London Eye, High ISO handheld at slow shutter speed of 2sec, crop sensor DSLR
Photography blogs & Articles by Akanjee

London Eye, High ISO handheld at slow shutter speed of 2sec, crop sensor DSLR

London Eye, High ISO handheld at slow shutter speed of 2sec, crop sensor DSLR, Nikon

London eye High ISO handheld photograph; this photo was taken in the evening of 29th November 2013. With a high ISO of 3200, no tripod used, I used a Nikon D7100 camera.

Little bit about London eye and it’s history.

The London Eye is a giant Ferris wheel located on the South Bank of the River Thames in London, England. Here are some details and a brief history:

Construction of the London Eye:

The London Eye, originally named the Millennium Wheel, was constructed as part of the millennium celebrations in 1999 and 2000. It was designed by architects David Marks and Julia Barfield, and the engineering firm Arup.

Heights and Dimensions of London eye:

The London Eye stands at a height of 135 meters (443 feet), making it one of the tallest Ferris wheels in the world. It has a diameter of 120 meters (394 feet).


The wheel consists of 32 sealed and air-conditioned capsules, representing the 32 London boroughs. Each capsule can hold up to 25 people, providing panoramic views of the city.

Rotation: The London Eye rotates at a slow speed of about 0.9 kilometres per hour (0.6 mph), allowing passengers to embark and disembark without the wheel having to stop.

Views: From the top of the London Eye, visitors can enjoy breath-taking views of London’s skyline, including landmarks such as the Houses of Parliament, Buckingham Palace, St. Paul’s Cathedral, and the Tower of London.

Iconic Landmark: Since its opening in 2000, the London Eye has become one of the most iconic landmarks in London and a popular tourist attraction, attracting millions of visitors each year.

Ownership and Management:

Merlin Entertainments now owns and operates the London Eye, which was previously operated by British Airways. It is also known as EDF Energy London Eye due to sponsorship reasons.

Renovation: Over the years, the London Eye has undergone several renovations and upgrades to enhance the visitor experience and ensure its safety and longevity.

Cultural Significance: The London Eye has featured in numerous films, television shows, and works of art, further cementing its status as an iconic symbol of London.

    Overall, the London Eye stands as a symbol of modern engineering and design, offering visitors a unique perspective of the historic city of London.

    How to take a landscape or cityscape photograph in low light condition handheld using a DSLR camera? Image above: London eye High ISO handheld.

    Taking landscape or cityscape photographs in low light conditions handheld with a DSLR camera can be challenging but achievable with the right techniques. Here’s a step-by-step guide to help you capture stunning images:

    Choose the Right Camera Settings for a similar shot of London eye High ISO handheld:

      • Start by setting your camera to Manual mode (M) to have full control over the exposure settings.
      • Set a wide aperture (low f-stop number) to allow more light to enter the camera. This helps in low-light conditions and also creates a shallow depth of field for artistic effect. But I did use f/11 for this particular photo.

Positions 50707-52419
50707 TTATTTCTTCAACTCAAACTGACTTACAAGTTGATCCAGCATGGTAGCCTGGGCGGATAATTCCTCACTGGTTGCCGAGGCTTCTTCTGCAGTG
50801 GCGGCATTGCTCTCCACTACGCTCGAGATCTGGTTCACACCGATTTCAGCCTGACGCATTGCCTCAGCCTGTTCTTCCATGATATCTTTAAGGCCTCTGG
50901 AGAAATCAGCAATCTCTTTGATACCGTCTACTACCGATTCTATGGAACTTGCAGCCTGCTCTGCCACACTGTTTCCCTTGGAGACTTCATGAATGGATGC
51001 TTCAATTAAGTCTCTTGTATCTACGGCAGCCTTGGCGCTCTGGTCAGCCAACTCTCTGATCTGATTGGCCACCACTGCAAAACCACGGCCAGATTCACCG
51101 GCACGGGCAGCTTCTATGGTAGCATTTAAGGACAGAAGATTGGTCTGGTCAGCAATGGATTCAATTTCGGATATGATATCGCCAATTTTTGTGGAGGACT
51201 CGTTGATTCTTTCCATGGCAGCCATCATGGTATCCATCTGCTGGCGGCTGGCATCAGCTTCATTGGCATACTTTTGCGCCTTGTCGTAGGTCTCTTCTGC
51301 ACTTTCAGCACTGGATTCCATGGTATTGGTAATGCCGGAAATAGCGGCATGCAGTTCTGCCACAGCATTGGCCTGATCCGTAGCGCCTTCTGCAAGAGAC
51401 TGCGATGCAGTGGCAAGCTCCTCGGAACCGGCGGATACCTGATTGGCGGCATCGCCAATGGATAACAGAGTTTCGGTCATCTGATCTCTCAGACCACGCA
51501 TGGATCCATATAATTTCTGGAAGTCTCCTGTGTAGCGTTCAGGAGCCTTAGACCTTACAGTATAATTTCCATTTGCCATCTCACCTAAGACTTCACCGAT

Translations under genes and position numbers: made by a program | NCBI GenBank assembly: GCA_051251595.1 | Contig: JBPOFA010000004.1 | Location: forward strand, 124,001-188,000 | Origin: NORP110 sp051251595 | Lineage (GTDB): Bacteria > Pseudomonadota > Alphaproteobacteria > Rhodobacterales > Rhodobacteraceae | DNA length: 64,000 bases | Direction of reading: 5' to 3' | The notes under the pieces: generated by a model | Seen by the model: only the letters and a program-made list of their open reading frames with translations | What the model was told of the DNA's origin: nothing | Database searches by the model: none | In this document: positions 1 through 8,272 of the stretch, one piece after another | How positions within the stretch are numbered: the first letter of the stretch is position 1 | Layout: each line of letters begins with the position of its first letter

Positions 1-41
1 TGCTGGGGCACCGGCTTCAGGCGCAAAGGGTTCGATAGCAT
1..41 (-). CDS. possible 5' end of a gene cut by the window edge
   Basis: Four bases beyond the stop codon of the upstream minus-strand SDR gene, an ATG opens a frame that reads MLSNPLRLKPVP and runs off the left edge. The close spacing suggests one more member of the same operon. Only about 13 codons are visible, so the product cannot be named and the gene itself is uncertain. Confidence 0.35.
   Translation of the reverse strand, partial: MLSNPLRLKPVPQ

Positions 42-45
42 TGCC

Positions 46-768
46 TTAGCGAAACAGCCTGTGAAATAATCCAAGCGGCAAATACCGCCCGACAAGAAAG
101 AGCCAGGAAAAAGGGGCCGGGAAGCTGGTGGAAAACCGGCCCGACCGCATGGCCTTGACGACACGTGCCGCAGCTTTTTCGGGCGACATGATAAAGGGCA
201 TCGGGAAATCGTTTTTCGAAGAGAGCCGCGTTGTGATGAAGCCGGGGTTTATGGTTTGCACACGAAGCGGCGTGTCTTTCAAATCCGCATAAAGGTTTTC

• Increase the ISO sensitivity to a higher value to make the camera’s sensor more sensitive to light. However, be cautious as higher ISO values can introduce noise/grain into your images.
      • Use a slower shutter speed to let in more light. However, avoid setting the shutter speed too slow to prevent motion blur, especially if you’re handheld.

      Stabilize Your Camera:

        • Since you’re shooting handheld, it’s important to minimize camera shake. Stand with your feet shoulder-width apart for stability.
        • Use proper handholding techniques: grip the camera firmly with both hands, tuck your elbows into your body, and exhale gently as you press the shutter button to reduce movement.
        • Lean against a stable surface like a wall or a railing if available to further stabilize your camera.

        Use Image Stabilization (IS):

          • Make sure DSLR or lens with image stabilization, also known as vibration reduction, is enabled if you have it. IS helps compensate for small movements and can result in sharper handheld shots, especially at slower shutter speeds.

          Focus Carefully:

            • Switch your camera to manual focus mode and focus manually if autofocus struggles in low light conditions. Use live view mode and zoom in on the scene to ensure accurate focus on your subject.

            Compose Your Shot:

              • Look for interesting compositions and framing for your landscape or cityscape photograph. Consider using leading lines, symmetry, or natural frames to enhance the visual impact of your image.
              • Experiment with different angles and perspectives to find the best composition.

              Capture the Image:

                • Press the shutter button gently to avoid camera shake. Try using the camera’s self-timer or a remote shutter release if available to further minimize shaking.
                • Take multiple shots with slight variations in settings and composition to increase your chances of capturing the perfect shot.

                Review and Adjust:

                  • Finally, review your images on the camera’s LCD screen and check for exposure, focus, and composition. Make any necessary adjustments and continue shooting if needed.

                  By following these steps and practicing your handheld photography techniques, you can capture stunning landscape or cityscape photographs in low light conditions using your DSLR camera.

                  Read about long exposure shooting techniques here

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